Regulation HG 351 Will Redirect Financial Resources to Community-Based Care and Services
CHISINAU—The Open Society Foundations today welcomed a new regulation approved by the Moldovan government that will reform the system of care for children and adults with disabilities. Regulation HG 351, jointly approved on June 8 by the Ministry of Education and the Ministry of Labor, Social Protection and Family, will redirect financial resources from long-stay institutions towards community-based programs and services.
Welcoming this crucial step forward, Judith Klein, Director of the Open Society Mental Health Initiative, stated, “Regulation 351 proves the Moldovan government’s political commitment to promote the right of people who are currently institutionalized to live in inclusive communities as equal citizens with respect, dignity, access to mainstream services, and choice about how they live their lives. It is truly commendable that the government of Moldova has made such a steadfast commitment to deinstitutionalization given the challenging economic context. Other countries in the region must learn from the example set by Moldova.”
Approval of Regulation HG 351 would not have been possible without years of advocacy by civil society organizations in this field.
Poverty and a lack of support in local communities are the primary factors that cause families to abandon children or place them in long-stay institutions. According to a 2005 UNICEF study, every day one child under the age of seven is abandoned in Moldova. Disturbingly, nine out of ten of these children who are abandoned in healthcare facilities and residential institutions are not orphans but have living parents. Comparative data from the Ministries of Education and Labor, Social Protection and Family indicate that amongst children with disabilities only an estimated 10-12 percent are provided with any services whether in institutions or in the community, and the vast majority of children do not receive any type of service. Given this stark reality, the Moldovan government has, over the past few years, made systematic attempts to transition from institutions to community-based care by focusing on expanding various social services and educational support.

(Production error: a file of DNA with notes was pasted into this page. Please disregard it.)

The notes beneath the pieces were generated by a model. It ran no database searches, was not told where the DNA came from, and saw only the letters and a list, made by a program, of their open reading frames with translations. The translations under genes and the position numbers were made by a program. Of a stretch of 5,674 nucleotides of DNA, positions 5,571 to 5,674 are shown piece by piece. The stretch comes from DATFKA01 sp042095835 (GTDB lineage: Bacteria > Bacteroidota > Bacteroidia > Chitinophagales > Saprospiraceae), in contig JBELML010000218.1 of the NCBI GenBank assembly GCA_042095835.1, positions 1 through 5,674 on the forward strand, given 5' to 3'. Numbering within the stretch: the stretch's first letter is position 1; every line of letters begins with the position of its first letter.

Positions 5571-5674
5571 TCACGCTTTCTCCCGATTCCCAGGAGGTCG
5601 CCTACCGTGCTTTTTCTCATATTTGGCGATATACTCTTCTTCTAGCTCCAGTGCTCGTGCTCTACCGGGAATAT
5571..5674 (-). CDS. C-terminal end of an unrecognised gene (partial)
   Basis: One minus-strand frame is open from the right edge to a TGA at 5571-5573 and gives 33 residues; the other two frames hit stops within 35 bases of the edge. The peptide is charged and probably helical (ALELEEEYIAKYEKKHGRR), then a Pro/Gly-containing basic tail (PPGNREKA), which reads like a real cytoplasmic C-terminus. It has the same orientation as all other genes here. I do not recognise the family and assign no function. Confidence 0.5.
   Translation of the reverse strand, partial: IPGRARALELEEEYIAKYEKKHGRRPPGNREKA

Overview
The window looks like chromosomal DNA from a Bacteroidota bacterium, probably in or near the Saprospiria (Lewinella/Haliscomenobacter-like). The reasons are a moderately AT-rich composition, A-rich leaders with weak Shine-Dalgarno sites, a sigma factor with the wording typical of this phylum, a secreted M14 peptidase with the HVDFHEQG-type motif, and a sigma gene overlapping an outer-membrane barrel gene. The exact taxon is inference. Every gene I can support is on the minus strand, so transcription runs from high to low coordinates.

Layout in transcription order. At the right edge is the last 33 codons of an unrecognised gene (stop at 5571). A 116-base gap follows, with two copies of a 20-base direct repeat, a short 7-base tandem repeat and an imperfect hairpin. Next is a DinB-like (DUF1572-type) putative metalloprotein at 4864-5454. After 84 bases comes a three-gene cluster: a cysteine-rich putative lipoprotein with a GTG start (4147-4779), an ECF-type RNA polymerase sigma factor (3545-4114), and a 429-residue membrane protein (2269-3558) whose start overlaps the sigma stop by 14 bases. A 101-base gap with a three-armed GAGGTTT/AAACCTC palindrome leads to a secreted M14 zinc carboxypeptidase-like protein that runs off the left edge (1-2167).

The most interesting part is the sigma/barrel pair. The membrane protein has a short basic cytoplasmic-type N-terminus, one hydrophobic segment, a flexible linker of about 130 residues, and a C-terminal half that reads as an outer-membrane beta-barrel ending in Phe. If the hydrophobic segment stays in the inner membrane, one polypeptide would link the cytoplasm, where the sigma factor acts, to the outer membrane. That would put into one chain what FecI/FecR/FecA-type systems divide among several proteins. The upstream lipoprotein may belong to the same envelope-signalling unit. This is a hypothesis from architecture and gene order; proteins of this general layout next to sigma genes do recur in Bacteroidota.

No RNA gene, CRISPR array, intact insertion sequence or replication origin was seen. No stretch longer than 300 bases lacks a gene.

Regulation HG 351 will prevent new people from being institutionalized and will allow for people currently living in institutions to be relocated to the community. A noteworthy feature of the regulation is the prioritization of individualized care and support. It will provide financial support for various types of housing arrangements (depending on the person’s circumstance and choice) including reintegration with the family, foster care, supported living, and community homes. Additionally the regulation will provide for services like personal assistants, mobile teams, family support centers, and educational support services. The finances that were formally invested in operating and maintaining institutions will now be redirected to a range of community-based options. The funding, calculated on a per capita basis depending on an individual’s needs, will be channeled from the central government to the local level where the person will live.
“The government’s commitment to reform services for people with disabilities and to provide comprehensive community-based care to replace institutionalization is really progressive and unique in this region,” said Klein. “It will be important in future that the Moldovan government maintains this strategic priority and directs its own available resources as well as resources provided by donors to this crucial reform.”